In response to the article Autism, Puberty and Possibility of Seizures

by Donna Williams

Whilst I fully acknowledge the high incidence of seizures among the autistic population, many of which are not associated with convulsions but with things like Rage Attacks, involuntary compulsive self-injury or emotional ‘fits’, it is also important to consider the possibility of three other states associated with similar changes. Tourette’s, a condition causing compulsive movement and often vocal ‘tics’, is a common co-occurance in those with Autism-Spectrum conditions, particularly ADHD, and may may be present from as early as infancy or have sudden or progressive onset anywhere up to late teens and go undiagnosed by virtue of the fact the person has the label of Autism.

Tourette’s can be exaccerbated by sudden increases in stress, such as that brought about by life changes associated with puberty. In some people Tourette’s can include rage attacks, compulsive tics such as slapping or punching oneself and some people with Tourette’s have been subject to ’emotional fits’.

Similarly, the manic aspects of Bipolar can manifest as rage attacks or emotional ‘fits’ and in the case of mixed manic-depressive episodes can result in impulsive episodes of self injury. Like Tourette’s, Bipolar also has a high co-occurance in those with Autism-Spectrum conditions, sometimes cited as effecting up to 30% of this group and similarly can exist from early infancy in its Rapid Cycling form (several fluctuations a day) and become more severe under conditions of raised stress such as during the life changes of puberty. Thirdly, the involuntary avoidance, diversion, retaliation responses of the chronic fight-flight state of Exposure Anxiety is very common in those with Autism and can flare up from mild to severe in situations involving lots of change, increased social pressure and external expectations such as occurs during puberty.

Those in acute severe fight-flight states can experience rage attacks, impulses to self-injure and emotional ‘fits’ looking something akin to the meltdowns of information overload but often triggered by external attempts to promote directly confrontational interpersonal communication or social inclusion. Sometimes, someone who had previously done well in childhood may, during puberty, attempt to assert their own individuality, compulsively rejecting everything they’ve previously taken on as compliance, obviously leaving them much lower functioning. This raised chronic fight-flight state may be caused by overactivity or excess of Norepinephrine, the neurotransmitter responsible for our fight-flight states and this can be altered chemically to restore balance. In my experience, counter to often previously employed ABA compliance style approaches, an Indirectly Confrontational Approach, outlined in my book Exposure Anxiety; The Invisible Cage, has worked well in turning some of these people around so they begin to seize life again instead of defending against it as an ‘invasion’.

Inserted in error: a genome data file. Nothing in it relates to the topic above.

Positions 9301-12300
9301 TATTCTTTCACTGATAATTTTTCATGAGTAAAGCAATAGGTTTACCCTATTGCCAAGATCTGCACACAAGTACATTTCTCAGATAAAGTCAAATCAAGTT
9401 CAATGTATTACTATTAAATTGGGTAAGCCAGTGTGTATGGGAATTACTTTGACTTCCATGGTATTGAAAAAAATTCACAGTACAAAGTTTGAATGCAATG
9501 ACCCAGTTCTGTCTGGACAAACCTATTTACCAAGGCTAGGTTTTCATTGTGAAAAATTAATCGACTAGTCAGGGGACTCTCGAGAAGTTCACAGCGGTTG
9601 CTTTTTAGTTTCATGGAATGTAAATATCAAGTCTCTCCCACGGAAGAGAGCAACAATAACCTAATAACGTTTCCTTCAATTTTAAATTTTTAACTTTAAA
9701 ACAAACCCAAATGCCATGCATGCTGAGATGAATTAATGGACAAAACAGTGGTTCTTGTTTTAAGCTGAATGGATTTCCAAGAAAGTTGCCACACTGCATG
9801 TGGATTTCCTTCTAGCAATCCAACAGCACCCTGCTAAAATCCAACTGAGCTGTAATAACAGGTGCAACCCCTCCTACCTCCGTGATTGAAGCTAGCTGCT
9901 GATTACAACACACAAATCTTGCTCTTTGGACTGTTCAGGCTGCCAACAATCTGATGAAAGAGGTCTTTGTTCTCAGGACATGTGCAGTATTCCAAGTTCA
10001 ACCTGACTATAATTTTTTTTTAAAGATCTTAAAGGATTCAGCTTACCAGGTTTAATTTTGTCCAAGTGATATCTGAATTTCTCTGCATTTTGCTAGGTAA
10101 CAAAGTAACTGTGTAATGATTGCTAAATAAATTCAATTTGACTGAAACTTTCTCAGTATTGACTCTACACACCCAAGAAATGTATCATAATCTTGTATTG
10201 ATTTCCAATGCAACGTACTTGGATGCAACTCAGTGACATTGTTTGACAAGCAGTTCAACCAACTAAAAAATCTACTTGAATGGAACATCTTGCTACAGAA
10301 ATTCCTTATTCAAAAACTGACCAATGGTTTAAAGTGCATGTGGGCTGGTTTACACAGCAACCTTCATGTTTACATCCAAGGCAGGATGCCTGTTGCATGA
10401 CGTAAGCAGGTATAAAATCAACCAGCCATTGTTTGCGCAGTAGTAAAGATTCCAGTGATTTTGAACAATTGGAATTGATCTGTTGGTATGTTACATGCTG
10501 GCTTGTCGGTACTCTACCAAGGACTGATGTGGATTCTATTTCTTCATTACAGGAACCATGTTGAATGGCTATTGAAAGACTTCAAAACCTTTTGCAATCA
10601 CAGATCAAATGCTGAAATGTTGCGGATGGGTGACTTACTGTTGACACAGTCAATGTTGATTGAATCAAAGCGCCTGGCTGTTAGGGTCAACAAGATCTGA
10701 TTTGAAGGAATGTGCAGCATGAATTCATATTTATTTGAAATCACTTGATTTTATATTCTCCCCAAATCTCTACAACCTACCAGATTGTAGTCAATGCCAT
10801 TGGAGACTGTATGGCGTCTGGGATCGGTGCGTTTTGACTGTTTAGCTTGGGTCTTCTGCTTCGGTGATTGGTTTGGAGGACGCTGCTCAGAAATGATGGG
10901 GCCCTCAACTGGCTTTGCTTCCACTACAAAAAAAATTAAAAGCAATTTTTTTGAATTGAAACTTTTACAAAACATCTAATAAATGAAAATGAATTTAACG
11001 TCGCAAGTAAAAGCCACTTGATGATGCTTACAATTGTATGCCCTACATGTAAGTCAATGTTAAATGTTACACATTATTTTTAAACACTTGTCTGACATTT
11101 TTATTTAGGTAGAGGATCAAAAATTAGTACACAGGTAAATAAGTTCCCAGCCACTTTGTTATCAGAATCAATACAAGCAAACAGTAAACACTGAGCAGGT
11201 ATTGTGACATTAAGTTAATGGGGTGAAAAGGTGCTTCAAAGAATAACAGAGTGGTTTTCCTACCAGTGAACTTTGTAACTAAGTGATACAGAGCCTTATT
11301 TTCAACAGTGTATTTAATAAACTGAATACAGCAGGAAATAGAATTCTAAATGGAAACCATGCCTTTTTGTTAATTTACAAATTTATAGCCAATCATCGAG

There is also the case that some people with Autism who progressively compliantly take on Neurotypical ways of communicating, behaving and relating can, internally feel quite out of sync and alienated from what they have ‘acquired’. This feeling of alienation can increase suddenly in puberty in the form of feeling empty or disconnected inside from their performed reality or a sudden sense of panic at realising they have lost ‘their own world’ or ‘their old world’ and this can, in some people, result in a sudden regression and abandonment of previously acquired ‘skills’ as well as resultant rage attacks, self-injurous behaviours or tantrums as the environment, often understandably, attempts to get them back ‘on track’.

It is very important to keep in mind that epilepsy may be at work, but to acknowledge that the underlying causes of regression, rage attacks, self injurous behaviours or emotional fits in puberty can be about the increased stress of change and higher (including self) expectations as much as hormones and in some cases this can trigger extreme psychological or social-emotional shifts and in those with co-occuring conditions such as Tourette’s, Obsessive Compulsive Disorder, Bipolar or Exposure Anxiety, an increased disturbance in neurotransmitter imbalance. The treatments in each case are different and its important that those who need one type of help are not given a form of help that does not fit the underlying cause/s of their challenges.


Donna Williams

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